Keeping Pastorius Park in good shape
The trees in Pastorius Park are probably the biggest asset that we have, and thanks to your continued support, we have just finished a large tree pruning operation. A local tree service spent about two weeks clearing dead wood and sprucing up dozens of our beautiful trees. We also treat the hemlocks every year to keep the woolly adelgid at bay, and it has helped dramatically over the years.
We have a few board members who work tirelessly at keeping our pumps maintained (on a daily basis) in the pond. We also treat the pone with an enzyme that is eco-friendly and helps promote fish and healthy plant life while keeping the algae at a minimum. It is harmless to humans and animals alike. We are also working closely with The Department of Parks and Recreation to handle water runoff coming from the corner of Roanoke Street and Hartwell Lane.
We can only achieve our goals with the assistance of generous donations from members of our community. Without these donations we could not do the work we do. Please consider making a gift to the Friends of Pastorius Park before long. We thank you for your continued support.
Peter O’Connor, President
Friends of Pastorius Park
P.O. Box 27158
Phila., PA 19118
Hill is getting less friendly
This cannot be considered pleasant news for the new year of 2015 that is just about to arrive. But, it is true: The old, friendly Hill of yesterday has become the new unfriendly Hill of today.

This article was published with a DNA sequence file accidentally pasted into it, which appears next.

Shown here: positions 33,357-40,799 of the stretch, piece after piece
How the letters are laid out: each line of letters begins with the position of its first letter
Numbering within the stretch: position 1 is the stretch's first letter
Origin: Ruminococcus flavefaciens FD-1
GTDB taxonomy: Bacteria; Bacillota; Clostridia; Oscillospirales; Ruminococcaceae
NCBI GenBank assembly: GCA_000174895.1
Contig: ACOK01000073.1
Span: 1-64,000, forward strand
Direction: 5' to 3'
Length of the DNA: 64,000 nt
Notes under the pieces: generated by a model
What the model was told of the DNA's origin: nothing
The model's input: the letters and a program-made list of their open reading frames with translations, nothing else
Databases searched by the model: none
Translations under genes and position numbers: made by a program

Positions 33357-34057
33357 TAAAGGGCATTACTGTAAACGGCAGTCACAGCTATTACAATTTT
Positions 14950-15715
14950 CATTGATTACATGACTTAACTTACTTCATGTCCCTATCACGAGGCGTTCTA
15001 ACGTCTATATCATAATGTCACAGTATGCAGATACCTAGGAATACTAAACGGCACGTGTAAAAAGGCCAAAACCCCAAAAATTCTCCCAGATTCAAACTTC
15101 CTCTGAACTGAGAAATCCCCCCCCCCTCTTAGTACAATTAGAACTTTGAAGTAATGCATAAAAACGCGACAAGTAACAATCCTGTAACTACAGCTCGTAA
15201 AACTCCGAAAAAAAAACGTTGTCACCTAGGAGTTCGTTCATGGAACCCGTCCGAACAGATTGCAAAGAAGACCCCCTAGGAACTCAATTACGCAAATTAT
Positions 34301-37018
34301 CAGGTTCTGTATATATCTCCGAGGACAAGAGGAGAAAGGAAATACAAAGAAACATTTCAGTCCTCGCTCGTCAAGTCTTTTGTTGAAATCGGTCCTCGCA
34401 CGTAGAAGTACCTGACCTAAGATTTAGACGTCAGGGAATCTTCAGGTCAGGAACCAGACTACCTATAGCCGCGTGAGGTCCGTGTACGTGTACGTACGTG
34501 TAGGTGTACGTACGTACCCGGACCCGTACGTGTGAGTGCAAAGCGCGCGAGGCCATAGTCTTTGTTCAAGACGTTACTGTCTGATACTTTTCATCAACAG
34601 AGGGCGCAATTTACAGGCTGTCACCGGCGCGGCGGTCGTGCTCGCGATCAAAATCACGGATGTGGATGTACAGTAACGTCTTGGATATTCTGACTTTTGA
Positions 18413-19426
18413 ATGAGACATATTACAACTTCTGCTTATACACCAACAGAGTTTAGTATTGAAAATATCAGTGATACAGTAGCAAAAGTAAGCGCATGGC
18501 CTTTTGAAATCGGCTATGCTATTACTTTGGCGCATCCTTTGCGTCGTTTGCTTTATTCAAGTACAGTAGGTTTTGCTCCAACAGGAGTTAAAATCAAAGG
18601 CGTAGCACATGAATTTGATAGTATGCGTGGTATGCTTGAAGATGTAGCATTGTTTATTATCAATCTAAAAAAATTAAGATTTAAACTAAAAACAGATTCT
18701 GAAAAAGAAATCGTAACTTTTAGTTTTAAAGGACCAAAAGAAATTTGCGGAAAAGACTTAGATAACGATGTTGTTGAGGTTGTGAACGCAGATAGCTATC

Consider the problem of parking your car on the Hill. Two more businesses on the Hill, a restaurant and a men’s’ clothing store, have embraced the practice of having reserved parking spots for their customers. And this time there is the admonition that “others will be towed away”.
Then there is the problem of the user-unfriendly parking meters. They are often malfunctioning but in a way that favors the Parking Authority, not the drivers at the Hill. They accept the quarters but indicate 00.00 time.
There is also the parking lot that has been literally divided in two. The sides are demarked on the basis of which business they are for. A driver informs the parking attendant, which business will be patronized and parks on the respective side. The alternative is to pay I believe five dollars for parking.
And lastly, if one looks carefully at the Avenue, one sees that the Top, the Middle and the Bottom, have increasingly and exceedingly become for some time now a monopolized entrepreneurial real estate growth machine. For the benefit of one, not for the good of “demos.”
The regressive movement of friendly to unfriendly Hill should not surprise us. The Hill is not an island isolated from the vast ocean called Society. In the past 30 years or so, the latter has changed radically, even though most people are not quite aware of the silent neo-liberal revolution.
More and more aspects of human endeavor, of human existence have been reduced to the logic of our economic system. Everything, every human practice, must enter the cash nexus. The consumer, the customer is now the emblematic singularity of our age. The old concepts of neighbor, friend, citizen, nation, have lost meaning, have lost empirical referents.